59 F.3d 171: Lawrence Nichols, Petitioner-appellant, v. Henry Grayson, Respondent-appellee
United States Court of Appeals, Sixth Circuit. - 59 F.3d 171
June 21, 1995
Before: MERRITT, Chief Judge; MARTIN, Circuit Judge, and BERTELSMAN, Chief District Judge.*
Lawrence Nichols, a Michigan state prisoner, appeals pro se the district court judgment denying his petition for a writ of habeas corpus filed pursuant to 28 U.S.C. Sec. 2254. The case has been referred to a panel of the court pursuant to Rule 9(a), Rules of the Sixth Circuit. Upon examination, this panel unanimously agrees that oral argument is not needed. Fed. R. App. P. 34(a).
Nichols was convicted following a jury trial in 1969 of two counts of first degree premeditated murder and two counts of felony murder committed during the perpetration of a rape and was sentenced to life imprisonment without parole. His conviction was affirmed on direct appeal in the state courts. He has since filed numerous collateral attacks on his conviction in the state courts, one of which resulted in the reversal of his two felony murder convictions on double jeopardy grounds. His most recent motion for leave to file a delayed appeal in the state courts, which raised the issues presented in this petition, was rejected as procedurally barred. He has also filed two previous federal habeas petitions, raising grounds other than those at issue here.
In this petition, he argued that the jury had not been instructed as to "deliberation" and therefore the prosecution was relieved of proving, and the jury of finding, his guilt of that element of the offense. Secondly, he argued that the jury had not been instructed that the prosecution had the burden of proving that he was not intoxicated, thus shifting the burden of proof to the defense on this issue. He also claimed that his trial and appellate counsel were ineffective for failing to raise these arguments. Finally, he contended that the state courts erroneously found these claims procedurally barred, as he could establish both cause and prejudice for his failure to raise these claims earlier, and the failure to address the claims would result in a miscarriage of justice. The district court found the claims barred due to both abuse of the writ and procedural default in the state courts. The same arguments are raised on appeal.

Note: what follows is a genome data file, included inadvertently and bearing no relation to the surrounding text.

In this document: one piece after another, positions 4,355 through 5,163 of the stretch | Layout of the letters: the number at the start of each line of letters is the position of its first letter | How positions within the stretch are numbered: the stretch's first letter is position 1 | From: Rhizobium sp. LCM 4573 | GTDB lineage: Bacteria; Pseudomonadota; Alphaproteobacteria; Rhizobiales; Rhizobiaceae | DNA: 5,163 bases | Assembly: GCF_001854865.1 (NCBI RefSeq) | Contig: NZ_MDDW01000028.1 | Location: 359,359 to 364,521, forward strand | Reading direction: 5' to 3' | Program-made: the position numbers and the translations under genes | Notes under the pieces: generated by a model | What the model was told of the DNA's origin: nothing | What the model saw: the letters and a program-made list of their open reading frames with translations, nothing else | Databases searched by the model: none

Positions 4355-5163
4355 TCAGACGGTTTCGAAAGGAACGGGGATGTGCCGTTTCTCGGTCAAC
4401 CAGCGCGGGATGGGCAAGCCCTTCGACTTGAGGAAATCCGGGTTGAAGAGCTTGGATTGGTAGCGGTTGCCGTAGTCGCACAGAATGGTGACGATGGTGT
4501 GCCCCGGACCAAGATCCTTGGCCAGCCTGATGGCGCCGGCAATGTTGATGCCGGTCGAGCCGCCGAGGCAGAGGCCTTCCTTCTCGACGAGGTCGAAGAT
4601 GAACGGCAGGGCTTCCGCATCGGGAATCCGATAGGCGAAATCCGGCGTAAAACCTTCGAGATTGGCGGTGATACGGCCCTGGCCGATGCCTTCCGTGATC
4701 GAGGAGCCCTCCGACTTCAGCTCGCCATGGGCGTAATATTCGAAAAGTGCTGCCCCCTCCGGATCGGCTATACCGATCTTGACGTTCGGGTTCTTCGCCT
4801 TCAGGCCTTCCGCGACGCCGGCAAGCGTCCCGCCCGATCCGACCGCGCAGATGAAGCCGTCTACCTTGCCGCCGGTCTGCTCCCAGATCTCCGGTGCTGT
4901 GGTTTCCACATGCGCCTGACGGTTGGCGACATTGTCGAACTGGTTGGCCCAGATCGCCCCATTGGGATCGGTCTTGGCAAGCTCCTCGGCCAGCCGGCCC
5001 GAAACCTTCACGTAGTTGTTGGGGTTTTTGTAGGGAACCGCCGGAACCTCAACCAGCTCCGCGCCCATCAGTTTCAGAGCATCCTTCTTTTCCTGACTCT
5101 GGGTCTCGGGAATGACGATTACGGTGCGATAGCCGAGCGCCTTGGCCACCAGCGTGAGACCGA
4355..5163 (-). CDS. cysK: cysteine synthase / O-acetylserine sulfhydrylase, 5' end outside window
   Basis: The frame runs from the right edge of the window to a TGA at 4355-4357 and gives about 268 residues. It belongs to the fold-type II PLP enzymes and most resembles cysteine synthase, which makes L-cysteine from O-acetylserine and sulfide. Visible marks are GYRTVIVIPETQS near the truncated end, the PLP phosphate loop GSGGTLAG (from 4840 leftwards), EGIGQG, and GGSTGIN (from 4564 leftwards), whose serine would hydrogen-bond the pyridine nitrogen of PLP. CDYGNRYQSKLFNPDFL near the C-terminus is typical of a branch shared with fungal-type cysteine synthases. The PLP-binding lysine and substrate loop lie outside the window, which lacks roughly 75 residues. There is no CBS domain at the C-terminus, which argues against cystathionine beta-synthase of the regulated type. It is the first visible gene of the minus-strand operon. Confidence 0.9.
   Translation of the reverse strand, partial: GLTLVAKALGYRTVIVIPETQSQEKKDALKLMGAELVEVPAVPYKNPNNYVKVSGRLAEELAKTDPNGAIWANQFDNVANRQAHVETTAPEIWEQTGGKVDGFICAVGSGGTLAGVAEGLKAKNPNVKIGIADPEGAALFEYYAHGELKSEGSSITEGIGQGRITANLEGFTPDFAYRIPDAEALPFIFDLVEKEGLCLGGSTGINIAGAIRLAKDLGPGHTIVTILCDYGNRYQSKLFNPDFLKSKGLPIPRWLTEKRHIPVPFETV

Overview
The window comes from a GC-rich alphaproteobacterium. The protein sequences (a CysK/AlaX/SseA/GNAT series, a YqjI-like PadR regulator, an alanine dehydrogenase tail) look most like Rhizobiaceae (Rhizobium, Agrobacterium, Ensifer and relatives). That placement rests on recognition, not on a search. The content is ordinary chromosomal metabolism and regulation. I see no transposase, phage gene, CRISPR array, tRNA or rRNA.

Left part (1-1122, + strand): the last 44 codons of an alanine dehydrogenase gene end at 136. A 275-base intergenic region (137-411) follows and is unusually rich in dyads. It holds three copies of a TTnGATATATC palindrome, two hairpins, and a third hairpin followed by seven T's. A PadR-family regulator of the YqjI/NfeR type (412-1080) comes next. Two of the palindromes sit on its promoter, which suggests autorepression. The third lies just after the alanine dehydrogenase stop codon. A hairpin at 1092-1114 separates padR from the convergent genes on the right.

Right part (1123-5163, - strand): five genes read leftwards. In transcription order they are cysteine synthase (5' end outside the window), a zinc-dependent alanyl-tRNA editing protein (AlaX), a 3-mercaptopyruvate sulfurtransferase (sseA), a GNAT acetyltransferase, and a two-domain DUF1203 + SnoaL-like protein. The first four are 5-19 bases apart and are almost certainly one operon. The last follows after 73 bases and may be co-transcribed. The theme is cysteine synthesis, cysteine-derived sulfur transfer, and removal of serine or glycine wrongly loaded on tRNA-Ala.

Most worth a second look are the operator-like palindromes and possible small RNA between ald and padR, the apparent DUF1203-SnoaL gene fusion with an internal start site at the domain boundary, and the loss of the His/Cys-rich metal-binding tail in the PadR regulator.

Upon review, we conclude that this petition was properly denied for the reasons stated by the district court. Nichols failed to raise the issues presented here in any of the state court attacks on his conviction prior to his most recent one, or in either of his previous two federal habeas petitions. Consequently, the district court was not required to reach the merits of the claims unless cause and prejudice were established or a miscarriage of justice would result. See McCleskey v. Zant, 499 U.S. 467, 494-95 (1991); Murray v. Carrier, 477 U.S. 478, 496-97 (1986). The arguments presented by Nichols in an effort to establish cause for his failure to raise these claims earlier are unpersuasive. Nor does the record reveal that he is entitled to review of his claims due to his actual innocence of first degree murder.
Accordingly, the denial of this petition for habeas relief is affirmed. Rule 9(b)(3), Rules of the Sixth Circuit.